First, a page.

• Blade Declawing: An instrument with a sliding blade cuts a straight line through the joint between the entire claw growth and the rest of the cat's paw. This is the most common method of declawing kittens or adult cats, and is the most invasive.

Does declawing a cat affect its personality?

Numerous studies that have researched a potential correlation between cat declawing and personality changes strongly indicate that none exists. Please remember that it may take your cat a little time to feel comfortable walking on surgically sensitive paws, which could indeed affect his or her personality traits and behaviors during the recovery period. Therefore, it is always important to be nurturing and supportive during the recovery process, in order to help facilitate a speedy recovery.

Should declawed cats be allowed to go outside?

Letting your cat outside after he or she is declawed could be dangerous, because declawing a cat takes away the ability to defend themselves. Therefore, cat owners of declawed cats should be committed to keeping their feline friend indoors for the rest of its life.

Schedule an appointment to discuss options with your veterinarian

At Ingleside Animal Hospital, our veterinary team has provided education and insight to help many concerned and caring cat owners decide if declawing a cat is the right decision to make. If you are looking into cat declawing surgery, or have any questions about declawing cats, please contact us to schedule an appointment with a member of our veterinary team today.

Cat Declawing FAQs

Dr. Courtney Parker
Ingleside Animal Hospital

Hi, my name is Dr. Parker. I'm with Ingleside Animal Hospital. I'm an associate veterinarian here. Today we have Mr. Virgil with us, and we will talk a little bit about a declaw procedure in kitty cats. Declawing cats is never medically recommended or medically necessary for the cat. It is a completely elective procedure that is done only for cosmetic reasons or because the human in the household would like their kitty cat not to have their claws for a variety of reasons. The only medically necessary procedure that would ever require us to declaw them would be if there were a tumor growing off of that distal toebone in their toe. A declawing procedure involves removing the first digit bone, which is P3, the distal most phalanx. Our fingers and toebones conist of phalanges. These are P1, P2, and P3. It's no different in cats, but their P3 has a claw attached to it.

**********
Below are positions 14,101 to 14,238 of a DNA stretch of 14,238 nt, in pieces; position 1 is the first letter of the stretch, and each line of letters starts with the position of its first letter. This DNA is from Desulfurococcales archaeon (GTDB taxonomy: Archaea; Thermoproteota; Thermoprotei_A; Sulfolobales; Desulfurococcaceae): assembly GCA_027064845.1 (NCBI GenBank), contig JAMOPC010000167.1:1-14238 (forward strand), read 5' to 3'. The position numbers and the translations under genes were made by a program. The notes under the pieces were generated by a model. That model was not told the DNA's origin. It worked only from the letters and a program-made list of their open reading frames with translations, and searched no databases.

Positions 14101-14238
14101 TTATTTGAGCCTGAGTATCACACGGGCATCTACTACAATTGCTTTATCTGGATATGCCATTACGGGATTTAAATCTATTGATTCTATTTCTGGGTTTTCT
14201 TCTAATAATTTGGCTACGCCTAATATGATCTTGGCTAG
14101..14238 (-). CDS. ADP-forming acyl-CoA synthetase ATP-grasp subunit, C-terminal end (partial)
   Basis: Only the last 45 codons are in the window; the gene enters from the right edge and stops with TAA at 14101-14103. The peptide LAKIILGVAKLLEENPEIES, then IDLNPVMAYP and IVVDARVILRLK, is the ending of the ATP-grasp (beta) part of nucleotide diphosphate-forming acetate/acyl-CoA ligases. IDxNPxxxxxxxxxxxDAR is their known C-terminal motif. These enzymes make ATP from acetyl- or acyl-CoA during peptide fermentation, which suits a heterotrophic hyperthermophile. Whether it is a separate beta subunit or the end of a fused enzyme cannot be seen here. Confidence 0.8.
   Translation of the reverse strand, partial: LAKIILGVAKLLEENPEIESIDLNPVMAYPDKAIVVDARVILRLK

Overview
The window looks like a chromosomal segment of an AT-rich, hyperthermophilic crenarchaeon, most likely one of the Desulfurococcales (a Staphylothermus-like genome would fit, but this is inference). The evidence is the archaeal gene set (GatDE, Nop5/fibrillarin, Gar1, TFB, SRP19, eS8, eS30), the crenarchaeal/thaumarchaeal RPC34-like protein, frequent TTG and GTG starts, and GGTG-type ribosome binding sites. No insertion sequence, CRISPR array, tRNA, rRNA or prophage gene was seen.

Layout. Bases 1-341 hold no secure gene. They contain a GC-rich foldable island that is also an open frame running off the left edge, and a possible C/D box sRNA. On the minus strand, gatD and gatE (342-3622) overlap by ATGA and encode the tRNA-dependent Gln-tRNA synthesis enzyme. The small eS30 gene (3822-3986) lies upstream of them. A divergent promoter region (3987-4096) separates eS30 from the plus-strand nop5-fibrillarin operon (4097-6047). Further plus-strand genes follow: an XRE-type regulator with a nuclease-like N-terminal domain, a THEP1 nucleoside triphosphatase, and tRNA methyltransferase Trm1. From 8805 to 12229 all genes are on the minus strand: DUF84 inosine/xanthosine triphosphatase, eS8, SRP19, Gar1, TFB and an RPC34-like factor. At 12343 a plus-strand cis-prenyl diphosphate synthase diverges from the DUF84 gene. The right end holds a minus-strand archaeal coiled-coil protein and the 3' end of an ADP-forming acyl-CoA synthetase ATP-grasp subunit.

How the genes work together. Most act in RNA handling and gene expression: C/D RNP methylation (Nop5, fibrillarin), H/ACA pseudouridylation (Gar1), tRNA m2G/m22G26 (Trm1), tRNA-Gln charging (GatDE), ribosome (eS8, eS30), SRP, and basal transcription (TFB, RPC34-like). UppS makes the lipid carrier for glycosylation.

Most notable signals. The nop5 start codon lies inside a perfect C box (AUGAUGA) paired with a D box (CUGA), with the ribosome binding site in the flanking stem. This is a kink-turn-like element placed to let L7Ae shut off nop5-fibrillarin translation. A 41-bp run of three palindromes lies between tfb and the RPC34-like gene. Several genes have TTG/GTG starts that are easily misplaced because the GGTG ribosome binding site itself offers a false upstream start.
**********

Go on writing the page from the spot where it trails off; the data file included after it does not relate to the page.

Because it's attached to the bone, unfortunately, we have to amputate the whole end of the toe to complete the declaw procedure. That completely changes the way that kitty cats walk on their feet because instead of walking on that distal most or furthest away digit, they're walking on incorrect bones, leaving them at risk for arthritis as they age and sensitivity to different surfaces. We can see cats develop pain in litter boxes or on carpets. Walking on those surfaces can cause significant pain for our feline friends, and they get averted to those surfaces. That's why, as our declawed cats age, we can see them start to inappropriately urinate or defecate around the house because it literally hurts for them to walk into their litter box.

There are lots of alternatives to declawing. These are my personal favorites. They're little kitty soft claws, as they're called. They are things that we can glue onto the cat's nail directly after their nail has been trimmed, and it's pretty difficult for them to pull those off. We can certainly apply that at a technician appointment for you guys. Every four to six weeks is recommended for these little soft claws, so I recommend these and appropriate scratching toys over any delaw procedure just because it causes so many long-term issues for our cats. Thank you.

If you still have other questions and you'd like to reach out to us, you can call us directly at (602) 840-3446, you can email us, or you can reach out on social media. But please do reach out, and we'll get back to you as fast as we can.